Occupy Wall Street weren’t that far wrong. As militias contend in liberated al-Raqqa, one seizes the high ground:
It is no secret that immediately after the liberation of Al Raqqa the Movement took control of most of the city’s public funds and utilities. This included taking over the Central Bank, rumoured to be holding between four and six billion lira at the time. The Movement is famous for rushing to take over any public utilities it can lay its hands on in liberated territories. Its leaders talk about using public funds to improve daily life in these areas. Dr. «H», one of the group’s civilian leaders in Al Raqqa, claimed that the Movement was shouldering critical responsibilities in the city’s civil administration and guaranteeing essential food supplies. He did not deny that the Movement had taken control of the Central Bank, but talked at length about the group’s duty to create alternatives to the non-functioning institutions of state. Today in Al Raqqa Ahrar Al Sham Movement appears to be a soft power, but an ambitious one, doing its best to act as a parallel state and generating proposals that touch on all aspects of daily life, from school curricula to the management of state utilities. They are involved in both the health sector and the provision of emergency relief as well operating the Tell Abyad border crossing with a reasonable degree of competence. Dr. «H» could not hold back a smile of pride when he told me that the Movement had recently opened a Human Resources Office...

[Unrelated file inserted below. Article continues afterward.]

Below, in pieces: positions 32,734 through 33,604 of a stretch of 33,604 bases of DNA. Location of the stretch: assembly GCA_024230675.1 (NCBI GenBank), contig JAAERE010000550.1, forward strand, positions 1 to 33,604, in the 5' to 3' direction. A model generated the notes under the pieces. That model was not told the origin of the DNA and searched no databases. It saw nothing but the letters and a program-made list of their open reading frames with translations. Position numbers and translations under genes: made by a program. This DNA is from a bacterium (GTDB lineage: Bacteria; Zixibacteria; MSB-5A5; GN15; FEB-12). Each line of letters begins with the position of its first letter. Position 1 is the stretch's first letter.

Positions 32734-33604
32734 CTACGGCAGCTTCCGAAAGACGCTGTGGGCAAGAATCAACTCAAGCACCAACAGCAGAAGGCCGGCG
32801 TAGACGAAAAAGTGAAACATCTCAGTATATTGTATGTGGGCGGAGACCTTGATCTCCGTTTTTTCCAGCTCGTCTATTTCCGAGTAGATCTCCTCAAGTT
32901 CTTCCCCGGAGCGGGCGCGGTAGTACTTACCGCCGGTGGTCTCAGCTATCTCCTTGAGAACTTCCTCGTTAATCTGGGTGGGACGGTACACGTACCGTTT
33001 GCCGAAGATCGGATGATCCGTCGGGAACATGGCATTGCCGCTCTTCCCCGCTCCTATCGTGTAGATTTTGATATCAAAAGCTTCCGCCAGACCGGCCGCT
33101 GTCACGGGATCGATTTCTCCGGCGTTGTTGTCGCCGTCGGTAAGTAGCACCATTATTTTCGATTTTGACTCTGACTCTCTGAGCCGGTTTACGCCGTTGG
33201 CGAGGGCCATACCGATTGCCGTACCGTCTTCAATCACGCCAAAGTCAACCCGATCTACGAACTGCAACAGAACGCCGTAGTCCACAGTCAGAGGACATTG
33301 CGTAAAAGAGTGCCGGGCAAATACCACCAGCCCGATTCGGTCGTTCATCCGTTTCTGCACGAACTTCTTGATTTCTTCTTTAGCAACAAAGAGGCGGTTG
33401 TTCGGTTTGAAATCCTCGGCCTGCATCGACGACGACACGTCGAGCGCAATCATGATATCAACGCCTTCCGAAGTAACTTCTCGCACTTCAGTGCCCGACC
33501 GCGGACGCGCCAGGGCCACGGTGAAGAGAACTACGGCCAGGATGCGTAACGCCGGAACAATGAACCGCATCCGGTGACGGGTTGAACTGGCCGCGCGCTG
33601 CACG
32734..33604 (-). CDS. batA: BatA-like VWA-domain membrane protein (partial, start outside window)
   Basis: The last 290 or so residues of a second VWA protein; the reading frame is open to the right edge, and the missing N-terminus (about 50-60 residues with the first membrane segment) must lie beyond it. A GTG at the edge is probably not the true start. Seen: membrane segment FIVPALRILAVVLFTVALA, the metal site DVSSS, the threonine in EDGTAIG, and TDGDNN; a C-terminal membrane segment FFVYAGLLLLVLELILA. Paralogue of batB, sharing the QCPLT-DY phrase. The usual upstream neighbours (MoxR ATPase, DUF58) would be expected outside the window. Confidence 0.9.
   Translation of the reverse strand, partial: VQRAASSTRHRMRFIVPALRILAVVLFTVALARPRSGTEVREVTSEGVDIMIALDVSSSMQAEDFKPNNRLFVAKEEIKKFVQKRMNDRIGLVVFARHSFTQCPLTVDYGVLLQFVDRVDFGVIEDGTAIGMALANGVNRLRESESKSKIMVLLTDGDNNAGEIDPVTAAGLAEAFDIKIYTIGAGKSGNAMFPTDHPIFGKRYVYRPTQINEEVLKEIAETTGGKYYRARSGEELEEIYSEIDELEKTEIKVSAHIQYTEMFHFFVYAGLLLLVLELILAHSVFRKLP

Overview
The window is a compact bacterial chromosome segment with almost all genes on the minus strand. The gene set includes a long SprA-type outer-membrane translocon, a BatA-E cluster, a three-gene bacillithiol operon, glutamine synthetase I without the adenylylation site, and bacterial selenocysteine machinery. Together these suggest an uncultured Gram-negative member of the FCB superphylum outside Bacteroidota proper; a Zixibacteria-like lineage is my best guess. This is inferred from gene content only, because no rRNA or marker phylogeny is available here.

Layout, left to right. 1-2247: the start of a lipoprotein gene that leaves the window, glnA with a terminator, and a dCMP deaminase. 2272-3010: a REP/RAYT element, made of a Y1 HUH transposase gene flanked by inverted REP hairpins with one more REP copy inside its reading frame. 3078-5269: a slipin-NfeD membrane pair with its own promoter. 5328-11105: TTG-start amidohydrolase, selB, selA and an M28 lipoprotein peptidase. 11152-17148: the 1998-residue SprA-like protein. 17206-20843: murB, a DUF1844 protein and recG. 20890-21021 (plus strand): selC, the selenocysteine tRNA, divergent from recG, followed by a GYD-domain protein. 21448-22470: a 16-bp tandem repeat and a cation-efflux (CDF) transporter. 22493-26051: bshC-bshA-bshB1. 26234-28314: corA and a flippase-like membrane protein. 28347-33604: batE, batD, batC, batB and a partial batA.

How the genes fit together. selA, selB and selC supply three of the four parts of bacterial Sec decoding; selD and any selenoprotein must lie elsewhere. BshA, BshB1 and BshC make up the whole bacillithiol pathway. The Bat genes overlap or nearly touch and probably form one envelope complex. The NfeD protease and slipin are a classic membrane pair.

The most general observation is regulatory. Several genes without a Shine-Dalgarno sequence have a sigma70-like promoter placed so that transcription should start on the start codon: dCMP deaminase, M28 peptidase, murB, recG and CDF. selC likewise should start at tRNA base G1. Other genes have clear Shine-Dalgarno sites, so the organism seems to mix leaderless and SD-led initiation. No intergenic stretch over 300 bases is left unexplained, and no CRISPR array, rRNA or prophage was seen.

Pretty much everyone who wrote about the Paris Commune – from Marx to Alastair Horne – noted that the first big mistake the Communards made was to let the French central bank stay under its old management.
Obviously, I don’t know whether the Ahrar al-Sham Movement have been reading up. They’re apparently a Salafist group independent of al Qaeda, and as such have no role in the current showdown in northern Syria between ISIS and local FSA brigades. No guys, you go ahead and fight. We’ll just look after the money.